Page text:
I’ll leave you with this, my first taste of the world of challenges.  Several years ago, a father (yes, a father.  People always assume this email was written by a woman.  Look what that says about you, people.) emailed me this note about GET WELL SOON:

Dear Ms. Halpern,

My daughter aged 15 was reading your book. She is quite a reader and reads all of the time. From time to time she will set down her current book and I will usually check out what she is reading. The other day I picked up a yellow covered book entitled “Get Well Soon”. I started reading the first page and could not believe my eyes when I saw the “f” word there. I started paging through the book and could not believe the curse words strung throughout. I looked at the cover and saw that it is labeled for youth. To be honest with you, I cannot understand how a book for youth and teens can be riddled with so much profanity. I am not going to attack you or assassinate your character but I will say that, in my mind, it is totally inappropriate and lacking proper judgment to write a book like this and label it for youth. It makes “The Godfather” look tame for crying out loud. Anyway, I just wanted to let you know how I feel about your book.

I think this letter speaks volumes about the way a book challenger’s mind works.  Try talking to your kids.  Because then you’ll realize that their reading books with swears and sex does not make them bad people.  It makes them readers.

For more info about Julie Halpern, go to

Weekly Top 10 and Banned Book Week Info

1. Aurorarama by Jean-Christophe Valtat (Melville House)$25.95 – Jean-Christophe Valtat Read From Aurorarama on 9/22/10 here. Aurorarama is set in the glittering Arctic city of “New Venice,” Jean-Christoph Valtat’s Aurorarama imagines an intricate steampunk society populated with anarchists, hypnotists, rock stars, drug-addled bohemians, dapper secret police, and a secret society of subterranean garbage collectors. Sounds like our customers. Here’s a picture of him looking quite dapper himself.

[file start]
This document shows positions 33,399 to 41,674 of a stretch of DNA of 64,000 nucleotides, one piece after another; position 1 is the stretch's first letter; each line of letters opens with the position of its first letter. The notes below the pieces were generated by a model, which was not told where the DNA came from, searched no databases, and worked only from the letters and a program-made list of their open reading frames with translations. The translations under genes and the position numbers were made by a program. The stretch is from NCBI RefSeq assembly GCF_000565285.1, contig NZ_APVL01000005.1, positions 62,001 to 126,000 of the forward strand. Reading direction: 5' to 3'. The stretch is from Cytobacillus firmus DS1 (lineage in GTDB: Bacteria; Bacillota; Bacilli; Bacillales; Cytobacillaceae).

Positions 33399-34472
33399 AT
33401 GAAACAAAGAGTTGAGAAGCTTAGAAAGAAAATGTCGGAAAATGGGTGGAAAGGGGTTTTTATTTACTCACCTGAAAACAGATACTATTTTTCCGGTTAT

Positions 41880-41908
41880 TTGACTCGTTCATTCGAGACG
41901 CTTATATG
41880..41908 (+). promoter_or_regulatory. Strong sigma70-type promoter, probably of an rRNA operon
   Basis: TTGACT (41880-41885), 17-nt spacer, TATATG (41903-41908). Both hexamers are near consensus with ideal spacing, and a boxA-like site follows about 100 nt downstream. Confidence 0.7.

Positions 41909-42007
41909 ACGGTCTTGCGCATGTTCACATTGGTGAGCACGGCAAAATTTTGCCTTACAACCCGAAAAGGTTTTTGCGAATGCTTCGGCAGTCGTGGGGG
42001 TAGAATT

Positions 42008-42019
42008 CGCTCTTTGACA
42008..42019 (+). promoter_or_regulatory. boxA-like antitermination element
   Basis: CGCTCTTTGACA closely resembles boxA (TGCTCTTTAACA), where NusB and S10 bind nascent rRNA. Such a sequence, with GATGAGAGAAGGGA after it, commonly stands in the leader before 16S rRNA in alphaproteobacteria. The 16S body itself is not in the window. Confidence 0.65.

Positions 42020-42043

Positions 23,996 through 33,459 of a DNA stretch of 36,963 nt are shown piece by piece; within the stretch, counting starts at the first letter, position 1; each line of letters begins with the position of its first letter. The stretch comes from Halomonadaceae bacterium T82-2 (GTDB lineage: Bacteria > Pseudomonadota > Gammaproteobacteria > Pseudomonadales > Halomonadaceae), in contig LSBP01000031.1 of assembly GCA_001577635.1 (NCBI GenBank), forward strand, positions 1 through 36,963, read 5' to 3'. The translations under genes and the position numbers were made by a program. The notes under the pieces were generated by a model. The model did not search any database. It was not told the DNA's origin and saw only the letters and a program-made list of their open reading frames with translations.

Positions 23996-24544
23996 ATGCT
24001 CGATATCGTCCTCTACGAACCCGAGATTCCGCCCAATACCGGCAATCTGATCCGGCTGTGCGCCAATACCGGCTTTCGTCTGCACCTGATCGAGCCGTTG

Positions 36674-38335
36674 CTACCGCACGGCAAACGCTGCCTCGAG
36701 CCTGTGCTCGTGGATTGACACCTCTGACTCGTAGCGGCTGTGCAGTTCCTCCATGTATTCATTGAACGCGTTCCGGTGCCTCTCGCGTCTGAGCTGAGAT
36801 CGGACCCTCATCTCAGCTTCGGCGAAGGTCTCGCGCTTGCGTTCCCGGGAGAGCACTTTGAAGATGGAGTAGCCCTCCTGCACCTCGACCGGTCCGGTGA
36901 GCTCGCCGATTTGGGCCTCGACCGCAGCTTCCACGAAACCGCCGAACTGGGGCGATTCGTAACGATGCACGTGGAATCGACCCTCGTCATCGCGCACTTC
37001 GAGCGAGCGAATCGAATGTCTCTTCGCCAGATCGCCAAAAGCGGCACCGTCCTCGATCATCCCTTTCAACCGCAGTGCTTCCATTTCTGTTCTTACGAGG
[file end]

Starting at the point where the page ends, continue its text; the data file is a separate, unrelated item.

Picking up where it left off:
2. Brilliant Mistake #1 by Carrie $1.00 – What a gem of a debut zine! Beautifully quilted together from bits of a questioning heart, Brilliant Mistake #1 pares down the aches of the social games we play. -EF
3. Is It the Future Yet? by Corinne Mucha $3.00 – What does the future hold for you? Well, I predict you will fall madly in love with Corinne’s amazing new mini-comic, Is It the Future Yet?, which she made ‘specially for Quimby’s! I see you laughing out loud at the fresh psychic hijinx and time-travel schemes that grace every delightful page. I can see your love for this comic growing rich, deep, and strong and you will find it brings you much good luck and happiness as years go by…Yes, my friend, the future looks very bright indeed!
4. Bitch #48 $5.95
5. Baffler vol 2 #1 $12.00 – Featuring essays by Michael Lind on the emerging American oligarchy; Yves Smith on the mountainous self-regard of the American finance industry; Chris Lehmann on libertarianism’s willful failure to understand the economic crisis; Naomi Klein’s reflections on “branding” in American politics 10 years after her magnum opus, No Logo; Matt Taibbi on the howler of a memoir just published by a certain doltish Midwestern governor; plus ruminations on the ruination of Detroit, a very funny fantasy about rumbling with the personnages of the Western literary canon, and a clever story by Paul Maliszewski.